In contrast, TMS reportedly has little to no side effects and is not invasive. It involves using magnetic fields to activate specific areas of the brain – generally the pre-frontal cortex, which is the area of the brain that among other things, is associated with how we see ourselves (self-consciousness) and self-related mental processes. As depression can alter these thoughts and behaviours, TMS has been shown to improve self-perception in depressed patients by progressively altering brain activity in this area with repeated treatments. No anaesthesia is required (in contrast to ECT) and a patient can resume their usual daily routine once treatment has completed for the day, and some patients can even have two treatments in one day (one session takes around 40 minutes, depending on the severity of the patient’s depressive state). TMS is not a first-line course of treatment – it is generally prescribed when a patient continues to show depressive symptoms after at least one anti-depressant medication has been attempted. Interestingly, it is not currently covered by Medicare in Australia as further research on its long-term effectiveness is still ongoing. This results in an access issue, as it requires private health insurance and an inpatient admission or self-funding.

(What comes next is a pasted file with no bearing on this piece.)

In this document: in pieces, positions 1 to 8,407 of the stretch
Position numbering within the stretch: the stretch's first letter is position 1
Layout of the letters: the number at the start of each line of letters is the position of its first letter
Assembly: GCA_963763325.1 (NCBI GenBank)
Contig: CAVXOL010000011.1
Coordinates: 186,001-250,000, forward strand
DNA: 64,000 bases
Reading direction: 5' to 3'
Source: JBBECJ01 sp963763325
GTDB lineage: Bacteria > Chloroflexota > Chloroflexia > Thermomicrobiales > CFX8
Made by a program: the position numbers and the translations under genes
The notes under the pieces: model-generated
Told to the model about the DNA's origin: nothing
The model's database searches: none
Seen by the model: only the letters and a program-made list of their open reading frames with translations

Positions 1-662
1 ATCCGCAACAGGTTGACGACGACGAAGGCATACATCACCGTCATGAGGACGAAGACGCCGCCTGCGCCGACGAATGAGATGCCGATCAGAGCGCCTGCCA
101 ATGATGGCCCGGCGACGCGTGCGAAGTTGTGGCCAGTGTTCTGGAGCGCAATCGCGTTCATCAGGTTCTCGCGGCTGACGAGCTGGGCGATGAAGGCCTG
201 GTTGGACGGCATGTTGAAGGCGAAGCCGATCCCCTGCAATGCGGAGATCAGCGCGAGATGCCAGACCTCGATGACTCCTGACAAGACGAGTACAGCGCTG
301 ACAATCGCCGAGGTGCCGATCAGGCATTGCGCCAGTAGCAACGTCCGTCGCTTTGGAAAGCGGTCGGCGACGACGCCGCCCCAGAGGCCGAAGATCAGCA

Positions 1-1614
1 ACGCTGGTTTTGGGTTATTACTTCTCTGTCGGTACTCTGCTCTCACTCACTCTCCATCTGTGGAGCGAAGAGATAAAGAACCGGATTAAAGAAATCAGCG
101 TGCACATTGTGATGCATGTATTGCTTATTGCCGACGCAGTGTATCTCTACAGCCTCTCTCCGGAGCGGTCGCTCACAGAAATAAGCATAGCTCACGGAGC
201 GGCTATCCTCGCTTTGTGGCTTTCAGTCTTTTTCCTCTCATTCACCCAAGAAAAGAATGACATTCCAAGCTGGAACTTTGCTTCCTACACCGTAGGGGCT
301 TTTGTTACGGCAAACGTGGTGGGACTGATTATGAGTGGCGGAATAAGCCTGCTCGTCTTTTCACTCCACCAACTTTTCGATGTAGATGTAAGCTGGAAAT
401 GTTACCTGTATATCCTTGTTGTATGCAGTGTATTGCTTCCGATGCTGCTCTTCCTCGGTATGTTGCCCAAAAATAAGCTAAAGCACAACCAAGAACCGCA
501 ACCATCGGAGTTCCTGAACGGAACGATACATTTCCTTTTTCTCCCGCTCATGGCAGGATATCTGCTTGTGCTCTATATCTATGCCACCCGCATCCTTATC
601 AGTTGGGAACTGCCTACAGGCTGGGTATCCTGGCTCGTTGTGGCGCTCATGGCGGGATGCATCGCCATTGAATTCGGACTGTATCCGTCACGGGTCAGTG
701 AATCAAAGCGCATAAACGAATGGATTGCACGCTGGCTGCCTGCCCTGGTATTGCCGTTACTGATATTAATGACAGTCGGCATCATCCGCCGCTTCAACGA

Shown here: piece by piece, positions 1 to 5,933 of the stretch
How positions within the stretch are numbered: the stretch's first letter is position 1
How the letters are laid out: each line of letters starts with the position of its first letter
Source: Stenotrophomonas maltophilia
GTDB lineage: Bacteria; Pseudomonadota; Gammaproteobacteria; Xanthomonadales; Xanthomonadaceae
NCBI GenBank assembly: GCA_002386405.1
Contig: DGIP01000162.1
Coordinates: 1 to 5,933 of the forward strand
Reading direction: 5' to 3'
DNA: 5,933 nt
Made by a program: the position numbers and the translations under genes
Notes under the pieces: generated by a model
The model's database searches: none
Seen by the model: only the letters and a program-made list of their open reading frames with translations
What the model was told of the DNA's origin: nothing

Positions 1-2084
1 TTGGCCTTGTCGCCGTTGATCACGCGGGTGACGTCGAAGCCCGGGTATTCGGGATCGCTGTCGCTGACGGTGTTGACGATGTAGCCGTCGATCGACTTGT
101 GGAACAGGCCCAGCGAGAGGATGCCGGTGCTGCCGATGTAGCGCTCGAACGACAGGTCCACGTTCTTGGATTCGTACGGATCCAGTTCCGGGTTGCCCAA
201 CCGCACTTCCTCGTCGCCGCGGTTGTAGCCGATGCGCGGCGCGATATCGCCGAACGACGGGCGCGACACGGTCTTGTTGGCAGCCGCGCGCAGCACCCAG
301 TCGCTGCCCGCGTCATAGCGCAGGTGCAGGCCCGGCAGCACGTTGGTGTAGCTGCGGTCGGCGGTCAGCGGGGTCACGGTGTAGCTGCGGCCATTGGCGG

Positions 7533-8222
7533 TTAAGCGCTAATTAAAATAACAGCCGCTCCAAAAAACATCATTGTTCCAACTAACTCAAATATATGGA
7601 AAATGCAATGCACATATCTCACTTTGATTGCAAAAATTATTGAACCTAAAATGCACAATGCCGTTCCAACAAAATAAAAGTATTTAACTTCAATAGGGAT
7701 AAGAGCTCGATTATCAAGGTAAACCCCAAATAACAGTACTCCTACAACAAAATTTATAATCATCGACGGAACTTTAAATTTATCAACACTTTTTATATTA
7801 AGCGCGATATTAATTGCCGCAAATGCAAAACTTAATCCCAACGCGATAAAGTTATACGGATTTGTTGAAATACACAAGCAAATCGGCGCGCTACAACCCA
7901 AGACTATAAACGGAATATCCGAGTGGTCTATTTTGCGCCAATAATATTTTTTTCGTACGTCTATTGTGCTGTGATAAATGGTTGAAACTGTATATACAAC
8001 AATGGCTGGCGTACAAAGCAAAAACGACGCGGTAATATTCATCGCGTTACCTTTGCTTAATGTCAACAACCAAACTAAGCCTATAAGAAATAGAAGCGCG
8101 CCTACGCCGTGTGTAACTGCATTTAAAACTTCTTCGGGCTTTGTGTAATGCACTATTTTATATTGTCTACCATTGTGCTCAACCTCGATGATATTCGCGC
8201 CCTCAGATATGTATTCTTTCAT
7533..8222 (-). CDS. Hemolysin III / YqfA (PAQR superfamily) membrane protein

But how effective is this treatment when numerous patients are seemingly coming back for repeated rounds of therapy? Or is it more of a case of these patients not fully understanding their triggers and therefore relapsing? It could also be medication compliance or potentially new triggers. There is no obvious or simple answer, as we are not obvious or simple beings. Our brain exerts more control over us than we may ever give it credit for (side note: I recommend Afflicted, a truly fascinating series currently on Netflix to see some real examples of this). In this case, this patient is having their third round of treatment, reports that they do not see any improvement, yet, this patient is quite engaging, warm and reactive to conversation. They have a supportive family network and cannot specify any possible triggers for their continued admissions other than the feeling of hopelessness and helplessness that engulfs them. Consequently, they continue their treatment in the hope that it may eventually have an effect.